Nadel Pleads Guilty in Ponzi Scheme
According to an article from Bloomberg:
Florida money manager Arthur Nadel pleaded guilty to fraud 13 months after he disappeared for two weeks in January 2009 as state authorities began investigating investor complaints about missing money.
U.S. District Judge John Koeltl in New York accepted the guilty plea today. Nadel, 77, founder of Scoop Management Inc. in Sarasota, Florida, has been in custody since he surrendered in Tampa more than a year ago following his disappearance.
In April, prosecutors unsealed a 15-count indictment in New York alleging securities fraud, wire fraud and mail fraud. Nadel previously pleaded not guilty.
“I fabricated inflated rates of return for my trading activities,” Nadel told Koeltl in pleading guilty to all 15 counts. “I am profoundly sorry for what I have done.”
Nadel said he invented net asset values for the hedge funds he once ran and illegally
transferred money from them.
Each of the counts carries a maximum prison term of 20 years. Guidelines in the plea agreement call for a sentence of 12 years and 7 months to 24 years and 5 months, Koeltl said. The judge set a sentencing date of June 11. Nadel will remain in custody.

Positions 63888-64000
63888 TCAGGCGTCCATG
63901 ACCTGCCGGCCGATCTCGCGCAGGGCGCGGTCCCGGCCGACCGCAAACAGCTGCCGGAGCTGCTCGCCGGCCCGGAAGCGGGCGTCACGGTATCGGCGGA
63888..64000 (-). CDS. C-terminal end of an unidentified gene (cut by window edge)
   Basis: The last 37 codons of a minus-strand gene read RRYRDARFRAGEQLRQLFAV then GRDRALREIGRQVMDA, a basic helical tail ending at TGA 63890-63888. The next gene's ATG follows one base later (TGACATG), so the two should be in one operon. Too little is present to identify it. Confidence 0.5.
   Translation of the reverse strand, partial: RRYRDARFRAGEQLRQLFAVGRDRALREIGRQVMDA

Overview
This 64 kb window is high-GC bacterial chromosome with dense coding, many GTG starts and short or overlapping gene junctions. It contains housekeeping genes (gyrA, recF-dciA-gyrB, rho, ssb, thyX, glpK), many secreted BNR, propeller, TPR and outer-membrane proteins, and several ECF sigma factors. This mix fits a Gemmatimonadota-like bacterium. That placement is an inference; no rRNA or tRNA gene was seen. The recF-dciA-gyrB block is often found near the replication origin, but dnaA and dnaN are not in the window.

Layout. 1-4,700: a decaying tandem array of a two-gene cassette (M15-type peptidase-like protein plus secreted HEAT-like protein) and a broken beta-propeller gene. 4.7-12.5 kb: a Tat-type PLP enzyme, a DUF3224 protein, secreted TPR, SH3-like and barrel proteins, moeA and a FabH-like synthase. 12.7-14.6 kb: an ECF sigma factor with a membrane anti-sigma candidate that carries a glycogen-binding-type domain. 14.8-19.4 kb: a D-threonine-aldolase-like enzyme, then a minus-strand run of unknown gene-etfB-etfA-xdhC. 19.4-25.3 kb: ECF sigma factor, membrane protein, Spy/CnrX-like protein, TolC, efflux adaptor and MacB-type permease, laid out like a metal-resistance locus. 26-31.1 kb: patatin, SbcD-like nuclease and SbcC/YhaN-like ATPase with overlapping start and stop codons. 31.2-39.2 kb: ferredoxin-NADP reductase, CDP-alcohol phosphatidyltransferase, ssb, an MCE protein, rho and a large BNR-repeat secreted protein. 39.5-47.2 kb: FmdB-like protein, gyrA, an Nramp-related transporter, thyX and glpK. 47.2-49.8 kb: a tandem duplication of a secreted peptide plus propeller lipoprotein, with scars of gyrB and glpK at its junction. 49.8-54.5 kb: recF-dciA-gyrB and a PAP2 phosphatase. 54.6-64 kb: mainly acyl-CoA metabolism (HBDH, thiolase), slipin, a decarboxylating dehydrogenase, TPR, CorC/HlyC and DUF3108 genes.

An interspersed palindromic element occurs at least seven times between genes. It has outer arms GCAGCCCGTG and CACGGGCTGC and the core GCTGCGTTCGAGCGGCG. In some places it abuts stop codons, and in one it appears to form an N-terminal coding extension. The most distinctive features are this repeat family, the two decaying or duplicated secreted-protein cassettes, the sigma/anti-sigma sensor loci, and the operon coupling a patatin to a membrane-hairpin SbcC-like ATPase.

Nadel also agreed to forfeit $162 million, the amount his investors lost, according to
“It was obvious that Mr. Nadel was very remorseful for what he did,” Mark B. Gombiner, his lawyer with the Federal Defenders of New York Inc., said after the hearing. “He accepted responsibility for what he did.”
Nadel allegedly raised more than $397 million from almost 250 investors during a 10-year period starting in 1999 in a classic Ponzi scheme. Withdrawals were covered by new money coming in, according to a lawsuit against investors brought by the funds’ receiver.
Nadel falsely told existing and potential investors that the funds were yielding from 11 percent to 55 percent a year, when in fact the returns were usually negative, according to court documents.
Investors were told the funds’ accounts had more than $360 million while less than $125,000 was actually available when the scheme collapsed, according to prosecutors. Nadel took in $63.9 million in fees and trading profits, including $45 million from 2005 to 2007, they said.
The money supported Nadel’s lavish lifestyle and allowed him to invest in businesses, including a real-estate project in North Carolina and his wife’s flower shop, prosecutors said.
Click here for the Wall Street Journal Law Blog article and here for the Bloomberg story. You can also read the plea agreement here.